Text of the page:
Choosing the right vendor in Higher Ed IT is essential to providing students, faculty, and staff with the technology and services they need. Selecting the wrong vendor could be disastrous for the longevity of your project, potentially putting you massively over budget and past your expected deadlines. Ensuring that the product you’re looking into fits within your budget and meets the needs of your project is a good start, but there are a few less obvious and often overlooked items to consider when choosing a vendor. Keep these following items in mind during your next project to avoid any unnecessary hang-ups and complications.
Although Higher Ed may be slow to adapt to new tech trends, it can be tough to keep up with every new technology or innovation─that’s where we come in. Let us save time out of your busy schedule with our list of the must-read Higher Ed IT articles from last month.
The success of an IT project in Higher Ed relies heavily on the strength and organization of the team responsible for its completion. That being said, building a dream team of department employees and contractors will not necessarily guarantee that your project runs smoothly. In fact, there are more subtle, and often overlooked, ways to improve the chances that your project meets its deadline, stays on budget, and exceeds stakeholder expectations. Here are a few of the best tips to keep in mind during your next Higher Ed technology project.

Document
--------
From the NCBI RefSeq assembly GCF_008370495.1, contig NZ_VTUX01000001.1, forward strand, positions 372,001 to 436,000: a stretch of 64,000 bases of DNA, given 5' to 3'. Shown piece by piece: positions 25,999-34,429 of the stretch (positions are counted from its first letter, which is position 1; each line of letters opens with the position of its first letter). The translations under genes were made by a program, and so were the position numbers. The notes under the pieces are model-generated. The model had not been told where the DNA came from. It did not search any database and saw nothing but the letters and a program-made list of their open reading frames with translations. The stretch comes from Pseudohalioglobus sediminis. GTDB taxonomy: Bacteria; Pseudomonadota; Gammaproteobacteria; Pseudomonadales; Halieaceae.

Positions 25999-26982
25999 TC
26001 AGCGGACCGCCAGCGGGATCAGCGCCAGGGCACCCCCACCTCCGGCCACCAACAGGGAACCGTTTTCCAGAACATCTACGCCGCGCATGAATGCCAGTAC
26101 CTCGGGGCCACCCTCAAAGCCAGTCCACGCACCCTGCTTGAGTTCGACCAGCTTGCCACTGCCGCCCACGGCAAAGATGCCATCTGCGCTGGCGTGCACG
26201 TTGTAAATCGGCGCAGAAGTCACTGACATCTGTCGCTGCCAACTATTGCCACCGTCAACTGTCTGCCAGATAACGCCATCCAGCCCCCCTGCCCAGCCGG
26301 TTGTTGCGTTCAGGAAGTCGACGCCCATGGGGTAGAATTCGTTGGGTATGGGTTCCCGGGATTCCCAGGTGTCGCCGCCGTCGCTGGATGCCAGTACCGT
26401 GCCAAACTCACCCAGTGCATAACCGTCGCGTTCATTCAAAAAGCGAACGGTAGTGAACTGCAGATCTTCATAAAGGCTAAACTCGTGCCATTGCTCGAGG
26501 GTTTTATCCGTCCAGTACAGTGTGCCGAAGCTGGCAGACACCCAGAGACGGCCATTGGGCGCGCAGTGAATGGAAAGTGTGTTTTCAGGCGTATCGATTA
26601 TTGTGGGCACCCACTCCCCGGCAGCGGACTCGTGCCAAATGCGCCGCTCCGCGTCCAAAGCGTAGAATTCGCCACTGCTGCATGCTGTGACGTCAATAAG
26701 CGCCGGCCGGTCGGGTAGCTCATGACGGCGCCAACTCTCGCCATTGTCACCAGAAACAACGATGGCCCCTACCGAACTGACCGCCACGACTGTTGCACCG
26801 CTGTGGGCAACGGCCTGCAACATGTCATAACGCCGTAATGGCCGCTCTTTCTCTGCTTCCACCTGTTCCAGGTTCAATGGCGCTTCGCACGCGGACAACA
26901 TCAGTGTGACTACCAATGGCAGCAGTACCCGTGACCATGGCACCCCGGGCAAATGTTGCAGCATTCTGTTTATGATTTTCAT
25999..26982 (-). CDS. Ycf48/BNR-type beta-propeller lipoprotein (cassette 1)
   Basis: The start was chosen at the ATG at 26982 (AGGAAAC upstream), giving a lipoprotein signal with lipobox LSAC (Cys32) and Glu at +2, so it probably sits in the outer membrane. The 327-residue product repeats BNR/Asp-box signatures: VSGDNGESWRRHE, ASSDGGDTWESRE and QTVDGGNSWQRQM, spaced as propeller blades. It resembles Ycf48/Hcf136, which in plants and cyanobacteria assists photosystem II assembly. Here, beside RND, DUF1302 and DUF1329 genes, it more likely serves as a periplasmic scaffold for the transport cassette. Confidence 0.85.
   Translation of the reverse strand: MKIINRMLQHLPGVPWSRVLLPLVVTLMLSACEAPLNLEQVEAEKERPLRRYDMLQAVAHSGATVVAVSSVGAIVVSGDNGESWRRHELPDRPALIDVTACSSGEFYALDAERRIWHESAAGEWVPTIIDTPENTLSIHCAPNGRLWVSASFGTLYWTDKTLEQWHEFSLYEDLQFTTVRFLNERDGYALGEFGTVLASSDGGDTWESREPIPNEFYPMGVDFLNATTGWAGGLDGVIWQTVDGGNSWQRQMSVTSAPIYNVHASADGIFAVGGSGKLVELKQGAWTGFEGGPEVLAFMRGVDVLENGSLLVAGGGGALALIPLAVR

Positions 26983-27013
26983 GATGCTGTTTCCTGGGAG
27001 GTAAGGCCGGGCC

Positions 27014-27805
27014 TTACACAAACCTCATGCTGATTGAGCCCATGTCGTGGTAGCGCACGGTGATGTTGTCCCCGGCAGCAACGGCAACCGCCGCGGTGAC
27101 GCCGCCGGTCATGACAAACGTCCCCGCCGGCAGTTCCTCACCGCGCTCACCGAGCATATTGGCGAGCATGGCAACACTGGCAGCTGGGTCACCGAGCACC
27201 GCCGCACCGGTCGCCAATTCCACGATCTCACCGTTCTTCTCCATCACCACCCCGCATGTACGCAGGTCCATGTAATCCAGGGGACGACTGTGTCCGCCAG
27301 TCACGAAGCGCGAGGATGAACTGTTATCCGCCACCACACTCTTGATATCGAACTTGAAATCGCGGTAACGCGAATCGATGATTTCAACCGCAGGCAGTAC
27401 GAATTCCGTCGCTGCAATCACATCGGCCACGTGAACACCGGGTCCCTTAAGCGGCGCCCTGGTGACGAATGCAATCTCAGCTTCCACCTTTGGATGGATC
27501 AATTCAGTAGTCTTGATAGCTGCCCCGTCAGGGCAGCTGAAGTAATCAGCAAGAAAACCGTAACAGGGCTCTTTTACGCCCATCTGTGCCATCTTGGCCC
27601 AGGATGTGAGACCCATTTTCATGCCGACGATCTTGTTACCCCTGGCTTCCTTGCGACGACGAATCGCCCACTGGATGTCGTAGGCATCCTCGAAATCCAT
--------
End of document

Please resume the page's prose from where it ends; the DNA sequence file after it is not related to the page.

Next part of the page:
As with any workplace, staff costs can make (or break) your budget. In Higher Ed IT, we are often asked to spin straw into gold; creating the most robust technology environment possible using minimal university resources. One way to produce under such pressures is to create the right balance of team member types, hiring independent contractors for certain roles and employees for others. While there are many benefits to hiring an employee, such as loyalty, continuity across projects, and the retention of years of knowledge, there are also many benefits to working with an IT contractor.
Sometimes, it can feel like Higher Ed IT moves at a snail’s pace; it can be slow to adopt new technologies, slow to get projects underway and slow to make key decisions on projects that go through multiple departments at an institution. While these snags are often unavoidable, there are a few things you can do to help shorten a lengthy decision-making process and minimize its effect on your progress as much as possible.